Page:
Tired Pulp: Quentin Tarantino's Jackie Brown (1997)
[In honor of the wide release of Inglourious Basterds, the Film Doctor dug into his pre-blogging vaults to find this of-the-period review of Jackie Brown.]
Boasting a top notch cast, writer, and director, Jackie Brown proves a truly oddball creation--the perfect '90s replica of the kind of film you might see on Saturday afternoon TV chopped up into little pieces by long repetitive ads about the advantages of aluminum siding. Quentin Tarantino, epoch-making and Travolta remaking writer and director of Pulp Fiction, had the rights to the obscure Elmore Leonard novel Rum Punch even before he made Pulp. He also really likes Pam Grier, the now 40-something star of '70s violent blaxploitation movies like Foxy Brown and Coffy (she also has minor roles in films like Mars Attacks and Escape from LA). So, when Tarantino decided to settle down a bit from making cutesy appearances in Girl 6 and From Dusk to Dawn, he returned to his seventies roots with Jackie Brown.
So, given all of the hype, what do you have? A basic bait and switch noir plot involving a half million dollars. A stewardess for a Mexican airline, Jackie Brown (Grier) begins the movie getting busted by some ATF cops, one of them played by Michael Keaton, for carrying money and some blow in her overnight bag. Ordell (Samuel L. Jackson) bails her out because he sells weapons illegally, using Brown to smuggle the money to LA. In one early entertaining scene, Ordell shows off his wares to Robert DeNiro as bikini-clad babes fire off rounds of ammo on video ads ("Nothing gets between me and my AK").
Meanwhile, DeNiro, who plays a complete bonehead ex-con, gets stoned with Bridget Fonda, a lithe spacy surfer girl in a beachside apartment. We learn that Ordell spends a significant portion of his time killing people who might cop a plea to the police and thus ruin his business. We also get to know a bail bondsman named Max Cherry (Robert Forster) who befriends Brown. Eventually, Jackie Brown works out a way to get the half million for herself as she plays the cops, Ordell, and everyone else simultaneously.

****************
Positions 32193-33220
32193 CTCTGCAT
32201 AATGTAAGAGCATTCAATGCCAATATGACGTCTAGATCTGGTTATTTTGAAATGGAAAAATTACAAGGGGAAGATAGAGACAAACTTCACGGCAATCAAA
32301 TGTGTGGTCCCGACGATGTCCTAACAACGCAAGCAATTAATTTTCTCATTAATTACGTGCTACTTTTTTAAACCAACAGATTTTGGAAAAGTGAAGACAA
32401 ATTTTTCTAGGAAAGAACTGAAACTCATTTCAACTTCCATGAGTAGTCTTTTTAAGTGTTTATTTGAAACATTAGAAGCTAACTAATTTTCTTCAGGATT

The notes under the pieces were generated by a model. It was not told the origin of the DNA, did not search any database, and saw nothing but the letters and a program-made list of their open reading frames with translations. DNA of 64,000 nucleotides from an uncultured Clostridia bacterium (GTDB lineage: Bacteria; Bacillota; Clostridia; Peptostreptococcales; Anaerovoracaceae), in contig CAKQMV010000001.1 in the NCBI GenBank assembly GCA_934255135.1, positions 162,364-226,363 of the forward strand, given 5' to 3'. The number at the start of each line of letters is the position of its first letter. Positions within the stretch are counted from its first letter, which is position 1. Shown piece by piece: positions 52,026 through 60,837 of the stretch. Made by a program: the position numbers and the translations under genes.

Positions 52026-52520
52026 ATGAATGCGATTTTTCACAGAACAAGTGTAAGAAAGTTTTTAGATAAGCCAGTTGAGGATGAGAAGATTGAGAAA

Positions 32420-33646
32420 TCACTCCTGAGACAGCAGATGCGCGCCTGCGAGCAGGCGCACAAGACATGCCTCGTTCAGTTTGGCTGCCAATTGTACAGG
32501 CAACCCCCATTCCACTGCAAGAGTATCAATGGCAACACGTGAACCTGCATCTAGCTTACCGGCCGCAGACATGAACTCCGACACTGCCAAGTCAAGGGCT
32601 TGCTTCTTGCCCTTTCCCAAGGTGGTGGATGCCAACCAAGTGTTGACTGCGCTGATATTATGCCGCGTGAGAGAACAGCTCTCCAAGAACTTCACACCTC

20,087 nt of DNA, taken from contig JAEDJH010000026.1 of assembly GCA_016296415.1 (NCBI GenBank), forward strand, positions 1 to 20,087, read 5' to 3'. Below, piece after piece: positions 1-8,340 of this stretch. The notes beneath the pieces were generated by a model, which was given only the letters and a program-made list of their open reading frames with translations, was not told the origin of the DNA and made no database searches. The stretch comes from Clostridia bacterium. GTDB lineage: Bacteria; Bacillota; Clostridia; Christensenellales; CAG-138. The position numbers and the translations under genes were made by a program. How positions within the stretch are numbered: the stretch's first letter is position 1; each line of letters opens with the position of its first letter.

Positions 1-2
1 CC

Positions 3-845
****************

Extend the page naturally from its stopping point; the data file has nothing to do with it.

Having said all that, why see the picture? DeNiro and Fonda spend an awful lot of the 2+ hour movie trading bong hits in Ordell's living room (at one point she watches her young dad, Peter Fonda, on TV in Dirty Mary Crazy Larry (1974), a cute touch). I didn't mind DeNiro acting as a moron but the joke gets old. He and about 8 other men show up in 99% of the movies out these days, and I'm getting sick of seeing him. Pam Grier performs well, but her role lacks passion since she has to spend much of her time calculating her next predictable move. Samuel L. Jackson gets the most to do, but he makes several unbelievable errors in judgment later on. We never really see his weapons business in operation, and so his criminal world remains abstract, unrealized. If he's so smart, why does he hang out with the likes of Fonda and DeNiro's characters? At one point he has to lecture them on excessive daytime drug use. Robert Forster gives a quiet, restrained performance, but I got tired of looking at his crinkled face in close-up.
All in all, there are too many leisure suits, VW vans with beads, toe rings, red lit bars, and Delphonics songs. I don't see any real merit in exactly reproducing a mediocre '70s film. In contrast, Pulp Fiction had plot twists, wit, and continual surprises, a real charge throughout. Jackie Brown feels weirdly tired, as if Quentin Tarantino has already become jaded with fame. Even the sex and violence is listless, almost absentminded. Using a kind of grunge aesthetic, he wants to rub our noses in the dank gritty bail bondsman's office, the banal food court at the LA mega-mall, and the Flintstones furnishings of Jackie Brown's apartment. If anything, the movie reminded me of how much '70s style remains all around us everywhere we go. I would prefer a better reason to dwell on it.